Science: Second site A virtually useless protest

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The Independent Culture
NOW that they have the Internet, the hobo life is over for jokes and gossip. In the old days, when somebody devised a wisecrack about a celebrity or an event of the day, it would spread throughout the country by hitching lifts and hopping trains. No doubt the telephone played a part, but the natural habitat of humour and rumour is the street, the workplace and the bar. When broadcasters and newspapers guarded the privacy of the elite, the populace could still spread the word by its own devices. As the abdication crisis loomed in 1936, the playgrounds echoed with what the media would not admit: "Hark the herald angels sing, Mrs Simpson's pinched our King."

The bush telegraph is obsolete. Not only do the media report the affairs of heads of state, or next-in-lines, but the Web can supply us with full documentation. Who needs rumour when you can download every sticky detail of the Starr report from a link obligingly supplied by a search engine? We had to go through chapter and verse to satisfy ourselves that it was more information than we needed.

At least nobody kidded themselves that ploughing through that particular official publication was an act of citizenship. Other on-line facilities play to the vain illusion that you and your mouse can change the world. A website called E - the People describes itself as "America's interactive town hall" and offers access to 140,000 government officials. It specialises in bulk deliveries, to which end it has industrialised the petition. Protesters can select a category, from Agriculture to Youth, using a pop-up menu, or just attach their names to the latest petitions to hit the page. A desktop activist with a spot of programming ability could probably automate the process entirely.

One of the petitions posted on the site is an impassioned account of the oppression inflicted on the women of Afghanistan by the Taliban regime. Since it makes no demands of anybody, its only purpose is to express outrage. For that there is abundant cause; and a statement from Amnesty International confirms that the general situation for women under Taliban rule is broadly as described in the petition - in a word, hellish. But the Taliban can afford to ignore the rest of the world, and is about as likely to be influenced by a petition as it is to run its policy ideas past focus groups.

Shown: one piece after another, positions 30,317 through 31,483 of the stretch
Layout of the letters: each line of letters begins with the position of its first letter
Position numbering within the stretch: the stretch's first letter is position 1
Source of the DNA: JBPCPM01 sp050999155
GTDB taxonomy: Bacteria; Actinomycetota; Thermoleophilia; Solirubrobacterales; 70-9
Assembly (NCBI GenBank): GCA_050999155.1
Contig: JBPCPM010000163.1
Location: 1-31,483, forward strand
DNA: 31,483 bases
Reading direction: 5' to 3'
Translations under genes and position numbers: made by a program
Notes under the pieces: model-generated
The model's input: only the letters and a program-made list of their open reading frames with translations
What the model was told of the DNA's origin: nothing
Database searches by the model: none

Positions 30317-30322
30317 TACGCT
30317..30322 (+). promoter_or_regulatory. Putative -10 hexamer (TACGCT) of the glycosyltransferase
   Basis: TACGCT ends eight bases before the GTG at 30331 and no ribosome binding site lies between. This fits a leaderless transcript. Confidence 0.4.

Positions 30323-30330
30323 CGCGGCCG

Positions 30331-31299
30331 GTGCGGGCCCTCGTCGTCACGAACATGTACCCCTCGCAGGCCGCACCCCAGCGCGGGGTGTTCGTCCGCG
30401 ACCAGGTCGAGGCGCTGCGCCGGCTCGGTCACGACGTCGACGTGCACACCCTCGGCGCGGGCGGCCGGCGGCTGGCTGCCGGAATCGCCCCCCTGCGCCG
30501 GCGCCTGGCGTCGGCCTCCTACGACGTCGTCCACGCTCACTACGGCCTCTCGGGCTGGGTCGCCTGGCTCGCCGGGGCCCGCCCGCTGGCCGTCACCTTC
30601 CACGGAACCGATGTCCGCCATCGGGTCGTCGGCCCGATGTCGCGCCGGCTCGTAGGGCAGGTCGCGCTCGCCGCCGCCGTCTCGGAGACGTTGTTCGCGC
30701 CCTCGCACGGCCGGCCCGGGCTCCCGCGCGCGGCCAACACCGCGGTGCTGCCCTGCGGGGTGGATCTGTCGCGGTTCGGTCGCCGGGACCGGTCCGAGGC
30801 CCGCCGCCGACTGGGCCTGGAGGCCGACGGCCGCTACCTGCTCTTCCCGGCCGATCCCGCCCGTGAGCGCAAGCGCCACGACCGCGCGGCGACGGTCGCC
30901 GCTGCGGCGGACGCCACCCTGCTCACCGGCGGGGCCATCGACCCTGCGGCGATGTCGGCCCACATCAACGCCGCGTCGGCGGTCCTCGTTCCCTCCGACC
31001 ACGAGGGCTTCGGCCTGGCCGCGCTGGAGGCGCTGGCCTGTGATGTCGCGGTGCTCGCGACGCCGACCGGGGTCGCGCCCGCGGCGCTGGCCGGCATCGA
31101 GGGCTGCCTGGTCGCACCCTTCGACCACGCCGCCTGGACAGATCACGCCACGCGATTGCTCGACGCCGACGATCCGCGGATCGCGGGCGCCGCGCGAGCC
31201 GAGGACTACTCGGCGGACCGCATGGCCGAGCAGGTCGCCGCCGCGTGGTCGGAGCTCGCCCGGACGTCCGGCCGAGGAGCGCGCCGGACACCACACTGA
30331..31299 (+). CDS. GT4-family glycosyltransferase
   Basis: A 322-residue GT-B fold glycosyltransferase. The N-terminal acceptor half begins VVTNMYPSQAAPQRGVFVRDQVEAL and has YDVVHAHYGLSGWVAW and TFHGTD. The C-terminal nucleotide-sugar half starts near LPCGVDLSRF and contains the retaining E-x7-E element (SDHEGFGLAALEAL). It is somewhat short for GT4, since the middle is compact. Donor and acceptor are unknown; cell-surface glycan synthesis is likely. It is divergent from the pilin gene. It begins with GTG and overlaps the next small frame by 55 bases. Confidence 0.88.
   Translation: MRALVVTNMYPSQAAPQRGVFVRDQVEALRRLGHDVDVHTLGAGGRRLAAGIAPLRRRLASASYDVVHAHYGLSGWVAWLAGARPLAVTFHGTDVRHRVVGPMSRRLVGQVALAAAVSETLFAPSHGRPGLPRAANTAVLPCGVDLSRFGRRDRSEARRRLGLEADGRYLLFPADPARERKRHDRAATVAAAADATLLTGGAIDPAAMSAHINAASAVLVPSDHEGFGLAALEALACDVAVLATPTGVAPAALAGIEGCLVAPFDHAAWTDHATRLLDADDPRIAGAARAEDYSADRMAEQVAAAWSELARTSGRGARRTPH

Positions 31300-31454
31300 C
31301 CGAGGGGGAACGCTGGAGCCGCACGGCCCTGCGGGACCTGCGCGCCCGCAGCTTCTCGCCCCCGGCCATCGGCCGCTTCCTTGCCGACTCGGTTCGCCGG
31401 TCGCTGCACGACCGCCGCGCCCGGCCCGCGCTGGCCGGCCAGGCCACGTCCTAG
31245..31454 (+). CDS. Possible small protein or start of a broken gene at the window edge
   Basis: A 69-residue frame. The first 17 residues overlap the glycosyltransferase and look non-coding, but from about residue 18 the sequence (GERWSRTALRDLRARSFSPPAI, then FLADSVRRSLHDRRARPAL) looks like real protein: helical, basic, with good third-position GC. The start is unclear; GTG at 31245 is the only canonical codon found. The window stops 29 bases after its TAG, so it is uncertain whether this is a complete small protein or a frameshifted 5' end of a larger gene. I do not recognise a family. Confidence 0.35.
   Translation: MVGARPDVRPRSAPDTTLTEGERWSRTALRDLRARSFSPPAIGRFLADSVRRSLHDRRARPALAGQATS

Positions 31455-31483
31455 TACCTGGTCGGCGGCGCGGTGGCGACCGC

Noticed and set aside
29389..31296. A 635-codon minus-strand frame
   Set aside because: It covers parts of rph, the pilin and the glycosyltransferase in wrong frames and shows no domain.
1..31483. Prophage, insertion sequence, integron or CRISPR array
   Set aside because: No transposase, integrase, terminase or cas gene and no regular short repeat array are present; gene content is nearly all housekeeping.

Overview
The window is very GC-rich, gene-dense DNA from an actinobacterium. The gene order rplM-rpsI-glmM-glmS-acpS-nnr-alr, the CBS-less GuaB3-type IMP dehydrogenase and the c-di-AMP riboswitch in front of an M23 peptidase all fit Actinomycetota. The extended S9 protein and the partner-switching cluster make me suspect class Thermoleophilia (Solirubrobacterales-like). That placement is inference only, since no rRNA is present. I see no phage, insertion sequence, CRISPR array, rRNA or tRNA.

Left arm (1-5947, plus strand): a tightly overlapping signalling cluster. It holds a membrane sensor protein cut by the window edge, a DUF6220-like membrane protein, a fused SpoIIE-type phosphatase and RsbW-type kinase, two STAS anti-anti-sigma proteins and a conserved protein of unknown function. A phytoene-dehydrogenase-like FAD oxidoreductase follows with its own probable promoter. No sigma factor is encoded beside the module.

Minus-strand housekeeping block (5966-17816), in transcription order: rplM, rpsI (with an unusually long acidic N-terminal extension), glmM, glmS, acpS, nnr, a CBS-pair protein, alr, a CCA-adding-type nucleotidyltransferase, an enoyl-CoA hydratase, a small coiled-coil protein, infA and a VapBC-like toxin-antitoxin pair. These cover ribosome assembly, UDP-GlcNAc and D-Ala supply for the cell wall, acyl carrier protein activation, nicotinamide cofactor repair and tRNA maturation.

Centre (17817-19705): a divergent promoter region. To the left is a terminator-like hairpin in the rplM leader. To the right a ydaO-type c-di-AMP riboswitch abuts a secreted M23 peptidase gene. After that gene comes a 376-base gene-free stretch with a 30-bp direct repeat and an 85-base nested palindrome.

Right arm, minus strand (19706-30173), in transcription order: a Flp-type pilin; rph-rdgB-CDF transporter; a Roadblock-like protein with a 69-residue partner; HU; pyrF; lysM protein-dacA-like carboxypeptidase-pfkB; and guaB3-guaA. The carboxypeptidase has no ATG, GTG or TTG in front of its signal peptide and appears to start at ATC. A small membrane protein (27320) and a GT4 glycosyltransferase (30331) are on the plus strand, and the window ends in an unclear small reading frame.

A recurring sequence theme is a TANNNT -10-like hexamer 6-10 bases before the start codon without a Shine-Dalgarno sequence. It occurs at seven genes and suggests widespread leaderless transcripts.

On the Internet, well-meaning initiatives like these can be worse than useless. I received a copy of the Taliban petition from Zagreb. A few days later, a correspondent on an American-based e-mail discussion list to which I subscribe posted a message inquiring about the reliability of the petition, which was circulating at her university. Another woman replied, to say that a friend of hers had e-mailed the text's author to ask what its purpose was, since there was no indication of where it would eventually be sent. Back had come an error message, stating that the e-mail address had been disabled, and giving several Web addresses for further information.

From one of these addresses, on a site called HoaxKill, it becomes clear that the inquirer had been spared the mother of all error messages. "Please read this message carefully, especially the next two sentences," the message began. "Do not reply to this e-mail. Do not forward this e-mail to anyone else." Hundreds of thousands of people had returned copies of the petition, it said, thanks to "a person who was totally unprepared for the inevitable consequences of telling 1,000 people to tell 50 of their friends to tell 50 of their friends to send her e-mail". It concludes with a warning that propagating chain letters is forbidden by most Internet service providers.

As Barbara Mikkelson of the Urban Legends site points out, nobody pays any attention to electronic petitions because they are so easy to fake electronically. "Non-virtual" protest costs time and money, and that is the point. As always, you get what you pay for.

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